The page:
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Gadget Bag: Gear For Panoramas
There’s a special allure to panoramic pictures. They force you to move your eyes across the image, even turn your body to take it all in. It’s as if the photographer wants you to take an active part in viewing the landscape, instead of just giving it one static look. Panoramas are special because in the past, you didn’t see them very often, mostly because they were so expensive to produce, requiring specific cameras and processing equipment. With the right gear and software today, however, you can make beautiful panoramas quite easily using regular film or digital cameras.
Digital technology has sparked a renewed interest in panoramas by making the format more accessible to everyone. Enthusiasts who have never even considered shooting panoramas now can experiment with them on a variety of cameras simply by shooting a series of photos across a scene, then merging them in the computer.
Many low-priced consumer digital cameras even have a special panorama mode that helps you line up the pictures. One camera offers the option of assembling a quick panorama on the LCD, which can be useful for a preview of the image. For all multi-shot panoramas, you perform the stitching on your computer with programs such as Adobe Photoshop or ArcSoft Panorama Maker.
When you’re shooting multi-shot panoramas with a digital or film camera, there are tools that will help you capture the best images. Tripods, heads and levelers are the basic essentials you’ll need for sharp, seamless compositions. It’s difficult to shoot a panorama without a tripod, since you need to keep the camera steady and on the same level for each shot in the sequence so it can rotate precisely and the images line up and overlap properly.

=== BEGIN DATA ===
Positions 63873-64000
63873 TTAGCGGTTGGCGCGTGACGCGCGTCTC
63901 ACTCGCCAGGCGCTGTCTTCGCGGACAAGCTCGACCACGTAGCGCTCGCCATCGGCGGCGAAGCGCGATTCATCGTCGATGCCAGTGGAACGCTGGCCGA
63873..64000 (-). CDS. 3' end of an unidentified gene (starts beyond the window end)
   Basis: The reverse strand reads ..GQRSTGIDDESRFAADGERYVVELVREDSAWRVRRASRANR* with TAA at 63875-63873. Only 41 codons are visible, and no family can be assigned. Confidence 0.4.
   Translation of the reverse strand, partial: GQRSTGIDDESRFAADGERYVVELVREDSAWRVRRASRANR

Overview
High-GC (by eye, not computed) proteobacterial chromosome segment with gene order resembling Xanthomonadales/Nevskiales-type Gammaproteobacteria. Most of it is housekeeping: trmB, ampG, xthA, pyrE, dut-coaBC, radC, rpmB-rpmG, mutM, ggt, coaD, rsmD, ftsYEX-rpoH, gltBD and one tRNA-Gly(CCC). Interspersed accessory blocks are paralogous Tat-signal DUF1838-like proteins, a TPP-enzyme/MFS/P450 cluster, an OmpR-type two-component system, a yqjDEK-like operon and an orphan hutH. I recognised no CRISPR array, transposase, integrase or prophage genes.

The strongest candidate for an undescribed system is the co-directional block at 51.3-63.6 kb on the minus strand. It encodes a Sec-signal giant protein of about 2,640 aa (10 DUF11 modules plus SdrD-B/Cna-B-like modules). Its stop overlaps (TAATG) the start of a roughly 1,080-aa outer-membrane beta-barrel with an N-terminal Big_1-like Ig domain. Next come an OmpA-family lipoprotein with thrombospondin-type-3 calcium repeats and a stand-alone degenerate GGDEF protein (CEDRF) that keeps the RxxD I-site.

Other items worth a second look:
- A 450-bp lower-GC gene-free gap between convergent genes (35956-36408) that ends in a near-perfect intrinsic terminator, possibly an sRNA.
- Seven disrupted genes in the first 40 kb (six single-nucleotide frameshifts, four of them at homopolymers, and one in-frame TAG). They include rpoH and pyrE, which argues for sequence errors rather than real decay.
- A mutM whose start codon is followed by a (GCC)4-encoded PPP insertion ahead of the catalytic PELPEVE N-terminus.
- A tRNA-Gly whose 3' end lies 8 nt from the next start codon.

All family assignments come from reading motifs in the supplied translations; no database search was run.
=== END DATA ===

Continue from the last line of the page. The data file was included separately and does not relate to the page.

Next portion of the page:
Ideal for shooting on uneven terrain, Gitzo’s MK2 Mountaineer Reporter Leveling Tripod is unique in that the pivoting center post can be easily leveled with a twist of a knob. A stainless-steel weight hook adds stability, and a removable spirit level at the base of the center column ensures that everything is properly leveled. Made of carbon fiber, the Mountaineer is durable but lighter, at 3.8 pounds, than an equivalent aluminum tripod. Its maximum height with the center column extended is 63.8 inches; the minimum height is 13.4 inches. Price: $896.
The Universal Tripod series from Giottos has many features that are perfect for shooting panoramas. Available in both carbon fiber and aluminum, the tripod features a reversible center column with a retractable hook for hanging a weight. The tilt control on the column allows you to use it at any angle, independent of the tripod legs. A spirit level also is built in. The maximum height varies by model, ranging from 63 to 71 inches; the weight is approximately five or six pounds. Price: $345 to $417 (carbon fiber); $186 to $205 (aluminum).
If you use a tripod without any sort of built-in leveling device, Manfrotto’s 3502 Compact Levelling Head can be a convenient alternative. Weighing 1.4 pounds, it fits between the center column of the tripod and head, and provides easy, fast leveling. Price: $94.
A panorama head is a special device for your tripod that allows you to accurately position your camera for each shot so that you’re turning about one of the nodal points of your lens. The nodal point is an optical center of the camera and lens. Rotating around it keeps perspective consistent. In other words, you want to rotate around a fixed point so that the perspective in the distance doesn’t change from shot to shot.
Panorama heads make rotating the camera faster, smoother and more accurate, resulting in less work to be done when assembling the panorama in the computer. The 300N Panoramic Head from Manfrotto is ideal for taking sequential constant-angle shots around the nodal point. A click-stop selector screw is included to make angle selection easier, and a secondary locking screw stops accidental rotation of the head. The set positions of the one-pound 300N provide multiple choices of rotation angles and covers the most common requests of panorama photographers. Price: $224.